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Thread: Fletch questions

  1. #11
    Super Moderator bfisher's Avatar
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    No need to sabotage their scores. We shoot in different classes. They shoot Bowhunter Release and I shoot Senior division. Last week the one guy shot a 218. The other guy shot a 225. I shot kind of lousy, dumping a couple shots really low. 30 targets and I ended up with a 275. Had five 5's, two 8's and 4 X's (11). 5's are a killer, and on close shots, too.

    I still can't compete because in our winter league "Senior" means you shoot what you brung. I was shooting the FireCat with basically a hunting setup (no stabilizer)and competing against a lot of guys shooting target gear (scopes, long stabs, etc)
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  2. #12
    brushrat
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    iv'e heard a lot of people complaining about the factory made fletching removers out there. I have been using one of the tools from my woodcarving set. They have curved blades and nice feeling wood handles. They work perfect for alum. or carbons. You can buy them at harbor freight for cheap! Give it a try..........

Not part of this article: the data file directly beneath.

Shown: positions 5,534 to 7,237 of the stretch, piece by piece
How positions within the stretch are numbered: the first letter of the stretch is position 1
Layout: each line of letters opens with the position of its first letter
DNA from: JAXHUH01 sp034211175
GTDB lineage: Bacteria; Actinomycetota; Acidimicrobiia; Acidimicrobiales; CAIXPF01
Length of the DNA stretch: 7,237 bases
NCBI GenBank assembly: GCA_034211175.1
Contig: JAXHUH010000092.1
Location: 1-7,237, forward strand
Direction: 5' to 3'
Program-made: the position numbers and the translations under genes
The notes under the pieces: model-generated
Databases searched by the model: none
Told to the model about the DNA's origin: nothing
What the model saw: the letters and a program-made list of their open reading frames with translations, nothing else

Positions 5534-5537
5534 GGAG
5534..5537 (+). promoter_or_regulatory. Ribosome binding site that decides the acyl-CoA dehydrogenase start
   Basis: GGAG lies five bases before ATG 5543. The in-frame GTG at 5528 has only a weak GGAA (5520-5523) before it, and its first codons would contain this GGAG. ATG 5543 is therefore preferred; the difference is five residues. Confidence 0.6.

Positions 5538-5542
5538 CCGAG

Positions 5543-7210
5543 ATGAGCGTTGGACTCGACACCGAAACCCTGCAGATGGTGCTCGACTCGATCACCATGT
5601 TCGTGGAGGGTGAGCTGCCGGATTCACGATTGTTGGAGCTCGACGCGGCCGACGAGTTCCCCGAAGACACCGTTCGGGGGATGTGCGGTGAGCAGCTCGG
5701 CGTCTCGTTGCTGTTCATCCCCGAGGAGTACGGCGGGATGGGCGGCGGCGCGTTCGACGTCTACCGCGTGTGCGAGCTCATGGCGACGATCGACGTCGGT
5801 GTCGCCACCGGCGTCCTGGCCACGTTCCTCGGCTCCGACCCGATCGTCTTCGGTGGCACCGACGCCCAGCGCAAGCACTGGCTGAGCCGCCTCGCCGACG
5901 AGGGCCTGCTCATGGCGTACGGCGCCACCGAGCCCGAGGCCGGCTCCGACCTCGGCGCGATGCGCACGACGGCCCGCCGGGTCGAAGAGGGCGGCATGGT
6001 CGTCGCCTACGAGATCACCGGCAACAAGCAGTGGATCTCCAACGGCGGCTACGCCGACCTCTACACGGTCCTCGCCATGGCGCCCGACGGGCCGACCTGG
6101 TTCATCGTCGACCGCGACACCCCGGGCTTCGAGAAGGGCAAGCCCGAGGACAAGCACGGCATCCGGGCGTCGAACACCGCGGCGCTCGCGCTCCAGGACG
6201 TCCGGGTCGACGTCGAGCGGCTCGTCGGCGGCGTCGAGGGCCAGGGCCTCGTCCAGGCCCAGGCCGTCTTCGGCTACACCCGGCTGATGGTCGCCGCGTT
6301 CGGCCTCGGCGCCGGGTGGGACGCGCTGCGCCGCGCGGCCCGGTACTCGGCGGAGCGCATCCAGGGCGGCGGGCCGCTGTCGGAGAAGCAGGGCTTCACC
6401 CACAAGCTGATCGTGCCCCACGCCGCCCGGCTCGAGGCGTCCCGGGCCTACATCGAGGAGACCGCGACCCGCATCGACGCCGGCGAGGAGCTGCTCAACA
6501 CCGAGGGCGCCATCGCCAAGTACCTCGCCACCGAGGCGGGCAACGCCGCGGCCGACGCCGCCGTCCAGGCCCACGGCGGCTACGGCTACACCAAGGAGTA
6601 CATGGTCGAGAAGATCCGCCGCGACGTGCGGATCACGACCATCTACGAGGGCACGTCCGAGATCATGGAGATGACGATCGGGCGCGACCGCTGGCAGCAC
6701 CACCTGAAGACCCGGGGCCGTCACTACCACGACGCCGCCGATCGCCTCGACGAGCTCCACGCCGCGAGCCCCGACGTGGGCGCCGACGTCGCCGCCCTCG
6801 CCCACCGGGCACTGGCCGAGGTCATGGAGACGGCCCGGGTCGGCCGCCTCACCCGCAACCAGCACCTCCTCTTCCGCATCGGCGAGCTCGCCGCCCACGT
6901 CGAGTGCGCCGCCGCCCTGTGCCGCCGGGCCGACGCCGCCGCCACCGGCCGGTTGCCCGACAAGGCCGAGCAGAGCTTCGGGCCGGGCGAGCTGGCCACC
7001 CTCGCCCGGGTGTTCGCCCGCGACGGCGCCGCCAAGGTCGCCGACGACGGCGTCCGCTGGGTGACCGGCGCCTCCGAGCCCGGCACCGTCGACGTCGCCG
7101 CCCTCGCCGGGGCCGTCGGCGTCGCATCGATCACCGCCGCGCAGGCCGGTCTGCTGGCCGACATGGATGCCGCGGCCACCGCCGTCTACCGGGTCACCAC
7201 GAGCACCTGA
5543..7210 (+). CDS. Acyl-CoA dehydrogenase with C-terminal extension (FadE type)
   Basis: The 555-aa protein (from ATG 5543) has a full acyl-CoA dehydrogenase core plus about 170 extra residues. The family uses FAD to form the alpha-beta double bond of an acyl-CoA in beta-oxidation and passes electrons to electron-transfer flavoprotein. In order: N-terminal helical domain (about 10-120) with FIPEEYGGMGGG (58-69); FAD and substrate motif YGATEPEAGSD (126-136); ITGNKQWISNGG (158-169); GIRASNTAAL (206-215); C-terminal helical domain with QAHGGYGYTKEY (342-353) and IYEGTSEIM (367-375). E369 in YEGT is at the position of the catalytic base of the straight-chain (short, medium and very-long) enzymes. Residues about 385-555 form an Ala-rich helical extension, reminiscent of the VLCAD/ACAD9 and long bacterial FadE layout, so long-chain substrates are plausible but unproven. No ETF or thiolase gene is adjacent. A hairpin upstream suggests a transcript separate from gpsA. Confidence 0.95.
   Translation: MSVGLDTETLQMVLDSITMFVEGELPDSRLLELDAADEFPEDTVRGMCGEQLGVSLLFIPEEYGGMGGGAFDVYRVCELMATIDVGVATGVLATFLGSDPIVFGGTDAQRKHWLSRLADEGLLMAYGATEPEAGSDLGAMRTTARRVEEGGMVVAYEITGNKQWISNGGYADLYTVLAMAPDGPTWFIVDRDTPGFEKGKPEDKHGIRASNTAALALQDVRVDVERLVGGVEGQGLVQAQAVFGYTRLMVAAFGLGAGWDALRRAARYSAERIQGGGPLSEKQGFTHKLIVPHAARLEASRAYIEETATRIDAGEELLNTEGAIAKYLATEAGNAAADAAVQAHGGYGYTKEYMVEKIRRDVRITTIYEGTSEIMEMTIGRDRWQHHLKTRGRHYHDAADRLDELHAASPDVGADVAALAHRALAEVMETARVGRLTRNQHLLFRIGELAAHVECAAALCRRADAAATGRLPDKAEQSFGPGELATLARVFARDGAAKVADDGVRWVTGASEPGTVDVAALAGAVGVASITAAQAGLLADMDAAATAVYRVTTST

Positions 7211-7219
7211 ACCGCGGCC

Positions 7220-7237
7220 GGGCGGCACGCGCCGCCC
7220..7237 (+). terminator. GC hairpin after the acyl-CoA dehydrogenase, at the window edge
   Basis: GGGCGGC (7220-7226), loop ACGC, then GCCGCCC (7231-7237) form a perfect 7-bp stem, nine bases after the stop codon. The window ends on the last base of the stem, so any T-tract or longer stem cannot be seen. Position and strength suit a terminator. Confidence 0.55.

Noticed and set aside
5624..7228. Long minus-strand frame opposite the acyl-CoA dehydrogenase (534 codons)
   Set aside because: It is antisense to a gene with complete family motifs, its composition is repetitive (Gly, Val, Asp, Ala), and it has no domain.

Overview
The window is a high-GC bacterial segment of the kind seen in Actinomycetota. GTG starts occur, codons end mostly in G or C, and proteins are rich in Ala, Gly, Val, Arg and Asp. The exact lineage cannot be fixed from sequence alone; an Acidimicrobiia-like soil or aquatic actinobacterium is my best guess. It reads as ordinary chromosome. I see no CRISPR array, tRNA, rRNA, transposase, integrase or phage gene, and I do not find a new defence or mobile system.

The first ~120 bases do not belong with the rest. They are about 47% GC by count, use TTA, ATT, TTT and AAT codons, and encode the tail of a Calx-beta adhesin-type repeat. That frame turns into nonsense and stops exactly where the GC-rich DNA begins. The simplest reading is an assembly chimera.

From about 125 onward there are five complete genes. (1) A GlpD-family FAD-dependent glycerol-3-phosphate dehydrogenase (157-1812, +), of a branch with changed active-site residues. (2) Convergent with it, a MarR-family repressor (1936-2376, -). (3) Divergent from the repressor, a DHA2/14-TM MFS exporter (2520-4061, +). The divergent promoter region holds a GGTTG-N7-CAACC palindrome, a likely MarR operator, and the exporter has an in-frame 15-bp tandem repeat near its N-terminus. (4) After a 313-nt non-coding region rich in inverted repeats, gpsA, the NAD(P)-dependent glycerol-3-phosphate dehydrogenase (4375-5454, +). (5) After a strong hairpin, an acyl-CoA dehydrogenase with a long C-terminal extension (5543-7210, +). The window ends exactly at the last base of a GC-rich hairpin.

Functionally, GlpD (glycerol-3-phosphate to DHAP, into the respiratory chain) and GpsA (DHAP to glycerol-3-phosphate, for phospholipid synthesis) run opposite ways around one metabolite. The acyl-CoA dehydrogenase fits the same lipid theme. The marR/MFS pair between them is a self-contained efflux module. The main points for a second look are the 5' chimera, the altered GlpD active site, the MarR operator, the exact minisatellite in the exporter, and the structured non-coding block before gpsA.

3. #13
    Super Moderator bfisher's Avatar
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    Might have a look. I have a Harbor Freight 3 miles from my house.
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  4. #14
    flytier17
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    Quote Originally Posted by bfisher View Post
    No need to sabotage their scores. We shoot in different classes. They shoot Bowhunter Release and I shoot Senior division. Last week the one guy shot a 218. The other guy shot a 225. I shot kind of lousy, dumping a couple shots really low. 30 targets and I ended up with a 275. Had five 5's, two 8's and 4 X's (11). 5's are a killer, and on close shots, too.

    I still can't compete because in our winter league "Senior" means you shoot what you brung. I was shooting the FireCat with basically a hunting setup (no stabilizer)and competing against a lot of guys shooting target gear (scopes, long stabs, etc)
    Thats me, the guy with the fancy stuff and the low score.

    Last year, this was my setup:

    Martin Pantera NOS X (you know the stats on this one, no need to list)
    Doinker Carbon Elite 28.5" with 2 8" Vbars